Remington 700 Police 5R (SKU) 86594
Caliber: .308 Winchester/7.62 NATO
Overall Length: 39.75 inches
Rifle weight: 8.75 pounds.
Trigger Weight: 4.5 pounds.
Barrel length: 20 inches
Barrel Profile: Police/Varmint Weight
Rifling Type: 5R
Twist Rate: 1 in 11.25″
Muzzle Threads: 5/8-24”
Stock: HS Precision PST012 Tactical
Bolt Knob: Remington Tactical
Trigger Guard: Steel Model M24
Scope Base: Badger Ordnance 306-06F Picatinney Rail.
Where to Buy? http://www.snipercountrypx.com/product/remington-700-police-5r-w20-inch-barrel-wbadger-rail-a-308-win/
I want shoot to 1000 yards, how much Internal Adjustment do I need in a riflescope to get there?
This of course depends on caliber, but to use a few examples. A .308 Winchester launched at 2600 FPS will need about 38 to 39 minutes of UP travel to dial up from a 100 yard zero to a 1000 yard zero. This of course will change with barrel length and bullet type. But using a Federal 175 grain match bullet, from a 26 inch barrel, 38 minutes should do it – at least around here at 500 to 800 foot elevation. The same bullet out of an M14/M21 with a 22 inch barrel may need about 42 minutes due to the slower initial velocity. A .300WM from a 26 inch barrel will only need about 31 to 33 minutes. Again, it depends on conditions at the site, but on average, that’ll do.
What this means is that any shooter wanting to scope a rifle for 1000 yards will usually need between 35 and 45 minutes of UP travel available on their rifle scope. So any scope with a TOTAL adjustment range of 60 to 100 minutes is appropriate. You can get away with 55 minutes, but 60 minutes is truly the working minimum. More in this in at the end of this article.
“Only 60 minutes you say?” YES. Consider. That means, mechanically speaking, the scope has 30 minutes of UP travel and 30 minutes of DOWN travel from its mechanical ZERO. 30 minutes will get you to roughly 875 to 900 yards using the above .308 Federal 175 grain match bullet/rifle combo. If you use a 20 minute scope base, which is common practice on most long range tactical rifles today, that 60 minute of angle scope will now allow you to dial all the way out to 50 minutes of UP travel from your 100 yard zero. How? By tilting the scope down 20 minutes of angle, The tapered base allows you to use more internal adjustment solely for UP travel. And 50 minutes of UP will get you out to about 1150 yards with that scope!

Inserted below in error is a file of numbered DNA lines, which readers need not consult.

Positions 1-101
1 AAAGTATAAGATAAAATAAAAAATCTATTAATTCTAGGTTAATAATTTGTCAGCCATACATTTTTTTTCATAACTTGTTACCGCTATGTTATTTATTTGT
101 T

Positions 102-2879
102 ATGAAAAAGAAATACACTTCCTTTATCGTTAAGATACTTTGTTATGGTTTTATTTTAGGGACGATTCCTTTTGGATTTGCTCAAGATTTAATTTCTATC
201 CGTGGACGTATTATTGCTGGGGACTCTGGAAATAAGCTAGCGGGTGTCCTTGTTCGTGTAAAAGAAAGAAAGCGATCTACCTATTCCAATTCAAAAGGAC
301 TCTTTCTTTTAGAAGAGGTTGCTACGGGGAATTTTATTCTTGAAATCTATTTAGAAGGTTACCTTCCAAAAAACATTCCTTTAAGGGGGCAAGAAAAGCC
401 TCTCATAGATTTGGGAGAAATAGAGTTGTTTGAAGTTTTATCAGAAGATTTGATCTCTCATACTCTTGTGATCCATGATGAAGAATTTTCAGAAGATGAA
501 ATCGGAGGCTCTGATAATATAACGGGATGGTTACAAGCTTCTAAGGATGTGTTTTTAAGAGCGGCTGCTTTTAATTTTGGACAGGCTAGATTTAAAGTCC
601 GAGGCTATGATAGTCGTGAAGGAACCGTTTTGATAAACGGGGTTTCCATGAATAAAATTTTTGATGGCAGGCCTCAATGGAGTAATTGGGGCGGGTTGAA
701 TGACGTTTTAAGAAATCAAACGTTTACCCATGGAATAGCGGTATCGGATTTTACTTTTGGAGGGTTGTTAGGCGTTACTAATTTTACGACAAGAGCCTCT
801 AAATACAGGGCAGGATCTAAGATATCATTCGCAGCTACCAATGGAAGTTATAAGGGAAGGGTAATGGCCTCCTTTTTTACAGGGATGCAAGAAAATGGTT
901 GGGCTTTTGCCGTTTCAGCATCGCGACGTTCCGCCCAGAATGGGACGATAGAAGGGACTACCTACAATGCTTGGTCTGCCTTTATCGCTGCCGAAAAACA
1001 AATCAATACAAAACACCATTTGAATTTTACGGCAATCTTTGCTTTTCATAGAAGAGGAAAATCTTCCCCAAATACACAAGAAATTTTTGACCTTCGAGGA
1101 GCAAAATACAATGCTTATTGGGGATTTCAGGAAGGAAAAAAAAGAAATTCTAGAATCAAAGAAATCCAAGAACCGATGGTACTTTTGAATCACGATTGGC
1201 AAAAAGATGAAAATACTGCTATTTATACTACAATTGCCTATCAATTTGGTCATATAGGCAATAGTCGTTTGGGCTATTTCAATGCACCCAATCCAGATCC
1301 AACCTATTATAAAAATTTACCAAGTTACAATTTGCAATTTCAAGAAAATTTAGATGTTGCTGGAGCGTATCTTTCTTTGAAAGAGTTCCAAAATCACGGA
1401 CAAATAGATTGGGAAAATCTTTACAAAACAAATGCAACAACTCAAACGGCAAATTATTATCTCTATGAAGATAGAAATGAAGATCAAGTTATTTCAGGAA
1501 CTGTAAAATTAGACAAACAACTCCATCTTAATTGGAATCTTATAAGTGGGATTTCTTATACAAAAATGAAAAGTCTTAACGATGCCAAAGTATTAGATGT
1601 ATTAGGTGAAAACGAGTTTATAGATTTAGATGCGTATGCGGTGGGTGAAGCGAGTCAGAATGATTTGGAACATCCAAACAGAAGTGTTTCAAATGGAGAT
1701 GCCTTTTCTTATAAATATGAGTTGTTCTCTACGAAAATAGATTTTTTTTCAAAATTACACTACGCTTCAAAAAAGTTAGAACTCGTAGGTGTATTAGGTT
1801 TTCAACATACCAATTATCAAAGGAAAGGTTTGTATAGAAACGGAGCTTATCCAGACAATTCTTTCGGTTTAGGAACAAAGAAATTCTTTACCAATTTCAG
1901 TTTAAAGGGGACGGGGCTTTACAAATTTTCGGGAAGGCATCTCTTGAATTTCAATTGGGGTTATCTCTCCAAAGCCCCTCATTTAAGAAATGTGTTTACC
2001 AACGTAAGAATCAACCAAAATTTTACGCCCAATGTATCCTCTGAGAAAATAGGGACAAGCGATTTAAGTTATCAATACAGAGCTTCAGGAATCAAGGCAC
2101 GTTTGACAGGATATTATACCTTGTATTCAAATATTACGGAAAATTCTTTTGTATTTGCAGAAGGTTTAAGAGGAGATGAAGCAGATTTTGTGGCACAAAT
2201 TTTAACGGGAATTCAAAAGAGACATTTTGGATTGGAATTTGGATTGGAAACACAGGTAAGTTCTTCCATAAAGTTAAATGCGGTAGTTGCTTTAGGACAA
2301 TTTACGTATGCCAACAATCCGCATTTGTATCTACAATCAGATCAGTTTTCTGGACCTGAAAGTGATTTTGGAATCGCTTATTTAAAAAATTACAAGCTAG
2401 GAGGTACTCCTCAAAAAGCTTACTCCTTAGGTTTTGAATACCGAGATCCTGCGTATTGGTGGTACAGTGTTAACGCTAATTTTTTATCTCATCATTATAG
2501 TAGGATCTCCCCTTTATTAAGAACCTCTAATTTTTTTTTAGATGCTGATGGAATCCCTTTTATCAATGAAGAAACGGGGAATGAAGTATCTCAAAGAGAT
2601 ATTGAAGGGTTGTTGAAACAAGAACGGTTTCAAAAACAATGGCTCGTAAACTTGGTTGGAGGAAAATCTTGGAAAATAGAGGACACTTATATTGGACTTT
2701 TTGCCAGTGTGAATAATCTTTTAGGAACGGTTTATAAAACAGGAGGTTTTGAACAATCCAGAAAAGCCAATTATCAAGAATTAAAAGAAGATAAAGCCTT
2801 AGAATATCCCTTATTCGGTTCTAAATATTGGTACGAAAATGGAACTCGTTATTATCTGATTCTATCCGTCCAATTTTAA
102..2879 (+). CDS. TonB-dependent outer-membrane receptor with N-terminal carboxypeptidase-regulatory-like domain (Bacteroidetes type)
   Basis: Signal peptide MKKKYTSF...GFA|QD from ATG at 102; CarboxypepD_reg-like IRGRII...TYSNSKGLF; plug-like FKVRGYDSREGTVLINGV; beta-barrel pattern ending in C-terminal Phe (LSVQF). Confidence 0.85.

So, if your game is true long range shooting, just make sure that when buying a scope that it has between 60 minutes and 100 minutes of angle of internal adjustment and you are golden. You do not actually NEED a 100 M.O.A. capable scope to shoot to 1000 yards. A scope with less internal adjustment, when combined with a modern tapered base, will suffice nicely. One should match the scope/base/CALIBER. For instance, it would be pointless to have a scope with 120 minutes of travel, AND a 20 minute tapered base, on a .308 Winchester rifle. The Maximum Effective Range on the .308 is considered to be approx 800 meters. It has been used effectively out to 1300 meters in combat. Effective range of course, has nothing to do with the ability to hit a target, but everything to do with what happens to the target at that range. So for PAPER or STEEL gong shooting, the max range of the .308 Winchester certainly exceeds its combat effective range. Even if it is running out of steam at 1000 yards, you can still, with skill, shoot a sub-minute group at that range with that caliber. Still, wasting money on a scope with tons of internal adjustment that you will never use, may not be the wisest route to go. In truth, the extra money would be better spent on AMMUNITION. For to practice is to make perfect. We often say there is no $5000 rifle on the planet that will make a poor shooter into a good one. Even if the rifle is capable of quarter M.O.A. groups, it takes a skilled and practiced hand to be able to shoot to that level. The best long range shooters are the ones that actually SHOOT at long range a lot. That takes a lot of ammo.